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What Satisfied Customers Are Saying

Highly Recommended
By Minal from Phoenix,AZ on 11/14/2014
Package arrived in pristine condition, instructions were clear, and it was a breeze to assemble. Looks just like the picture. Kudos to Hayneedle!
Toss Pillow for Swing and Bench
By Hemachander from DANBURY,CT on 11/14/2014
We liked it since we could coordinate with with the cushion and they are weather proof! could have beeb a bit bigger.
Quality & Comfort!
By Sean from ELKINS,WV on 11/9/2014
Happy with my purchase. The cushions add comfort to my chairs.
Great product at this price.
By Linda from CRYSTAL LAKE,IL on 11/6/2014
The only problem with the set was that "natural" is actually a stained color. It's a nice light brown, but I did want natural wood. They were easy to put together and they are very comfortable, especially since the seat backs are adjustable.
Happy with this purchase !
By Susan from DAWSONVILLE,GA on 11/4/2014
No pic
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History of Adirondack Chairs

There is a little town on the edge of Lake Champlain, by the Adirondack Mountains, called Westport. The first Adirondack chairs were named after this town - Westport Chairs. In Blue Mountain Lake, New York, the Adirondack Museum proudly preserves the Adirondack chair's interesting history.


Trial and Error
Each summer in Westport, New York, a man named Thomas Lee enjoyed time with his large family. Stony Sides, the home this family occupied, had a shortage of patio furniture and Lee felt he could not find relaxation. In 1903, Thomas Lee began nailing boards together in his front lawn, crafting new chair designs for his 22-member family to sample. History proves that with all of this feedback, Lee created a unique new chair with a slanted seat and well-recognized spacious armrests. Lee's family whole-heartedly approved.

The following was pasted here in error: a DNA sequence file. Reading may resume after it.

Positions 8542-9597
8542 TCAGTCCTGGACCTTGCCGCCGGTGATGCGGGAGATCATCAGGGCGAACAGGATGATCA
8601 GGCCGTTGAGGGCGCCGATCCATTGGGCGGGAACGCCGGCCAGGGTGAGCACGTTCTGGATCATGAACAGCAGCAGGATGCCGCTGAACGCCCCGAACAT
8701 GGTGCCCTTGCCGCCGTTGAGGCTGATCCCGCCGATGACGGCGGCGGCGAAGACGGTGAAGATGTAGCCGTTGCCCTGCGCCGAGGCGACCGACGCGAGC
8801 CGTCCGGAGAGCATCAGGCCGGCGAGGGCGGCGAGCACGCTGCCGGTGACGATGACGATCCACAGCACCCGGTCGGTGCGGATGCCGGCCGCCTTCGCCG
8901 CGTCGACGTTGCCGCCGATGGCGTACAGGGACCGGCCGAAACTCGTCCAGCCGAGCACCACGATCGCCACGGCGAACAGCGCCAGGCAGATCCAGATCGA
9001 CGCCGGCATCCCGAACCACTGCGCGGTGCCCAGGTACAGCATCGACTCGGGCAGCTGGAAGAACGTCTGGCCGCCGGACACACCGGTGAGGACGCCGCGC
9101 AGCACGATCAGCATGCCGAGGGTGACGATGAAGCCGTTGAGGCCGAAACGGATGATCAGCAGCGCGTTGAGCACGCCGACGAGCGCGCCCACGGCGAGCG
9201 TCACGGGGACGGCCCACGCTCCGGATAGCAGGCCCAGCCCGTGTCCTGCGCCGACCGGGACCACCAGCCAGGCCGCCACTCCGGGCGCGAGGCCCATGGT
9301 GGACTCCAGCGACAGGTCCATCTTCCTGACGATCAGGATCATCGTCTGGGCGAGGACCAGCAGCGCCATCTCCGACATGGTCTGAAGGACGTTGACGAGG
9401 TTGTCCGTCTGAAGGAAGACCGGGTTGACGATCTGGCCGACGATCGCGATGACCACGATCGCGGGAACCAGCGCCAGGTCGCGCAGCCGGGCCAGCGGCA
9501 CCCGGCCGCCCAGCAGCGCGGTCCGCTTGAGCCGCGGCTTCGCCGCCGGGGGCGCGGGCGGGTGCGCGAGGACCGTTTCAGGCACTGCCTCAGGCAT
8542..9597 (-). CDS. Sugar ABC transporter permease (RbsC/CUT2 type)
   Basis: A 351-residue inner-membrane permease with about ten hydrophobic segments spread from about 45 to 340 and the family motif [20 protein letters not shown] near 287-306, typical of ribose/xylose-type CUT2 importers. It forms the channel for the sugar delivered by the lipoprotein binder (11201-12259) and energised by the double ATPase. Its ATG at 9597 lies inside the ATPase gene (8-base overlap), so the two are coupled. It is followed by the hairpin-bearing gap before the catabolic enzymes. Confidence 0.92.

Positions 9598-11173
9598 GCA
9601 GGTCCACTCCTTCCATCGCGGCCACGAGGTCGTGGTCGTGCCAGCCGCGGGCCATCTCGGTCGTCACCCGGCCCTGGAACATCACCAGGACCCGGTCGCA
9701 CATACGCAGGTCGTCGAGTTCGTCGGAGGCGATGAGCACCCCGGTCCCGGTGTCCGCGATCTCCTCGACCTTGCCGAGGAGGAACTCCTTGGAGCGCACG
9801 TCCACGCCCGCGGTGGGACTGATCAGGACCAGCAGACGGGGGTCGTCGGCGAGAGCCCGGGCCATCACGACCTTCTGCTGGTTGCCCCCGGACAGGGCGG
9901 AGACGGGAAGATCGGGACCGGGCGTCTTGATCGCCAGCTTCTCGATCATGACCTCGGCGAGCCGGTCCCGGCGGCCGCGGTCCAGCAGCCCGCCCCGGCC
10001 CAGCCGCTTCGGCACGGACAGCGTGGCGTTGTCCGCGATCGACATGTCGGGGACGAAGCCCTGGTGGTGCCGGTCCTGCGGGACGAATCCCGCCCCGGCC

Harry Bunnell
Thomas Lee knew a carpenter who owned a modest shop in town. Lee showed his new creation to the carpenter, Harry Bunnell. Bunnell predicted that the yearly residents flocking to the region during the summer would really appreciate Lee's chair. Although Lee originally intended the Adirondack chairs to make his family's summer stay at Stony Sides more pleasant, Bunnell saw the potential for great profit. In 1904, Bunnell requested a patent, calling the Adirondack chair the Westport chair. In the summer of 1905, and without Lee's knowledge, Harry Bunnell secured the patent for what would become one of the most recognized outdoor furniture pieces ever.


Success
Harry Bunnell's Westport Adirondack chair became popular all around the region. Over a twenty year period, Bunnell experimented with some variations on the original, including child Adirondack chairs and tete-a-tetes. Bunnell's Adirondack chairs were made of hemlock, painted in either dark brown or green, and signed by the carpenter himself. Today, Bunnell's original chairs come at a hefty price, about $1,200 each (Bunnell sold them for around $4.00).


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Hayneedle, Inc., Internet Shopping, Omaha, NE
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